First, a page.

Sam D. Heron, an executive of the Ethyl Corporation in Detroit, Mich., served as a valuable link between the NACA and the petroleum industry. After work on the design of air-cooled  cylinders at the Royal Aircraft Factory in England, Heron had pioneered the development of sodium-cooled engine valves for the Army Air Corps at Wright Field in Dayton, Ohio. Mead called on Heron to persuade the engine laboratory planners to include a fuels and lubricants facility. Heron emphasized that, despite the large amount of research being carried on by the petroleum industry, "it was impossible to do too much work toward improving fuels". Heron presented a detailed proposal for an elaborate facility that was adopted without opposition. 22 This commitment to fuels research would some day bear fruit in the future laboratory's role in the development of liquid hydrogen as a high-energy rocket fuel.
It was decided immediately that research on both liquid- and air-cooled engines would be conducted at the new NACA Aircraft Engine Research Laboratory. Testing would be carried out on models and full-scale engines, as well as on the various components, such as superchargers, carburetors, instruments, and both fuel injection and fuel ignition systems. To implement the basic plan of the engine laboratory, the NACA formed a design group at Langley that consisted of a nucleus of 15 seasoned men and II enthusiastic recent engineering graduates. The group worked feverishly at Langley under Smith DeFrance, who was responsible for the early designs for both the new aircraft structures laboratory at Sunnyvale, Calif., and the new engine laboratory. When DeFrance was sent to Sunnyvale, Ernest G. Whitney took over. While DeFrance took with him the problem of the aerodynamic design of the engine laboratory's wind tunnels, Whitney faced the formidable task of coordinating all the elements in the complex design, as well as supervising the early construction of the new laboratory.23
An item that raised considerable debate among the laboratory planners was the decision to include a wind tunnel. Only three facilities existed in the United States for attitude testing of aircraft engines: the Bureau of Standards, the Naval Aircraft Factory in Philadelphia, Penn., and the Army's Power Plants Laboratory at Wright Field. None of the three could test engines at sufficiently high altitudes. George Mead argued strongly in favor of a wind tunnel. He was critical of the limited facilities for engine testing at Langley.24
The inclusion of a wind tunnel in the plan became a bone of contention because wind tunnel tests could be construed as development, The NACA did not approve of "mingling research and development work in the same organization," but how this principle applied to engine research was not clear. 25 The established engine companies, Pratt & Whitney and Wright Aeronautical, argued that an altitude wind tunnel would allow the NACA to compete with industry in engine development, but the Allison Division of General Motors supported the wind tunnel because it needed help in developing its liquid-cooled engine. The two established companies feared that more vigorous competition from a wider field of engine companies would affect their ability to continue to reap large profits on commercial engines. The issue of the relationship of the new laboratory to industry remained one of the thorny problems left to be tackled once peace was restored. The nation, however, could no longer afford to leave engine development exclusively in the hands of industry.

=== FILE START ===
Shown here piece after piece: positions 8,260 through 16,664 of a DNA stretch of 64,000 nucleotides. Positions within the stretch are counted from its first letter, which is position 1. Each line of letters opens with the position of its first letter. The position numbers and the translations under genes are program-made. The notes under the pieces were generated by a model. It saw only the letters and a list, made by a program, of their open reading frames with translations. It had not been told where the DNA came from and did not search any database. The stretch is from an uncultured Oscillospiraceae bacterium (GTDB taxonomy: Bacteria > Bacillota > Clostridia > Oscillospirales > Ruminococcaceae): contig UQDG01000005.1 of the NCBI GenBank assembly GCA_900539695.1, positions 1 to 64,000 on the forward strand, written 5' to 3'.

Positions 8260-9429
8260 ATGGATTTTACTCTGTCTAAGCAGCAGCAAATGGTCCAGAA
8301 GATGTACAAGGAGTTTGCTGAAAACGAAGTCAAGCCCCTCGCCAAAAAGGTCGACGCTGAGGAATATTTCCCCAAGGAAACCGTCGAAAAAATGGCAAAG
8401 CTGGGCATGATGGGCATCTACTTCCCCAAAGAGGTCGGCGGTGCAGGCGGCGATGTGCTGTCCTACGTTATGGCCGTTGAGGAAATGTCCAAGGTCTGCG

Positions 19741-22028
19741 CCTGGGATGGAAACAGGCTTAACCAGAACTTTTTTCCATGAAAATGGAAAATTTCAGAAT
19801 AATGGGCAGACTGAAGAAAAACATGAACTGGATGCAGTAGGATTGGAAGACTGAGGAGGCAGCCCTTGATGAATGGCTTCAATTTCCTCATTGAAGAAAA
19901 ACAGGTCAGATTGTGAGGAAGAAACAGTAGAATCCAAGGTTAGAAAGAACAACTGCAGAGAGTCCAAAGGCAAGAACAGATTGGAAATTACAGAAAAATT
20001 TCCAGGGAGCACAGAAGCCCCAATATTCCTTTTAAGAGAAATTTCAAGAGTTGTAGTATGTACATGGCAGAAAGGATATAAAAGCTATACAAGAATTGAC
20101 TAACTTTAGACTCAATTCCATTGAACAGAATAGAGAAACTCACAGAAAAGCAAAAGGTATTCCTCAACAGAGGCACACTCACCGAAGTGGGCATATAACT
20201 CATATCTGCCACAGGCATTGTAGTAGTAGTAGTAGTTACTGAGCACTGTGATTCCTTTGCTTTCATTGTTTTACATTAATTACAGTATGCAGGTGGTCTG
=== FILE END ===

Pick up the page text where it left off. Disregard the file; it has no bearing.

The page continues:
At the January 1940 meeting of his planning committee, Mead called for the opinion of Frank W Caldwell, a man he respected for his expertise in developing the variable pitch propeller for Hamilton-Standard Propellors Company. Caldwell argued strongly in favor of an altitude wind tunnel to study the influence of engine vibration on the propeller. After his presentation, Mead's committee reached the long-sought consensus that an altitude wind tunnel, capable of testing engines up to 3000 horsepower, be included in the plan. Caldwell also suggested that the engine laboratory include a propeller research laboratory, a proposal that was also adopted. George Mead  submitted the final report of his committee to Vannevar Bush on January 23, 1940. It stated that "the proposed facilities are urgently needed and are vital to both the national defense and to the future success of our commercial aviation".26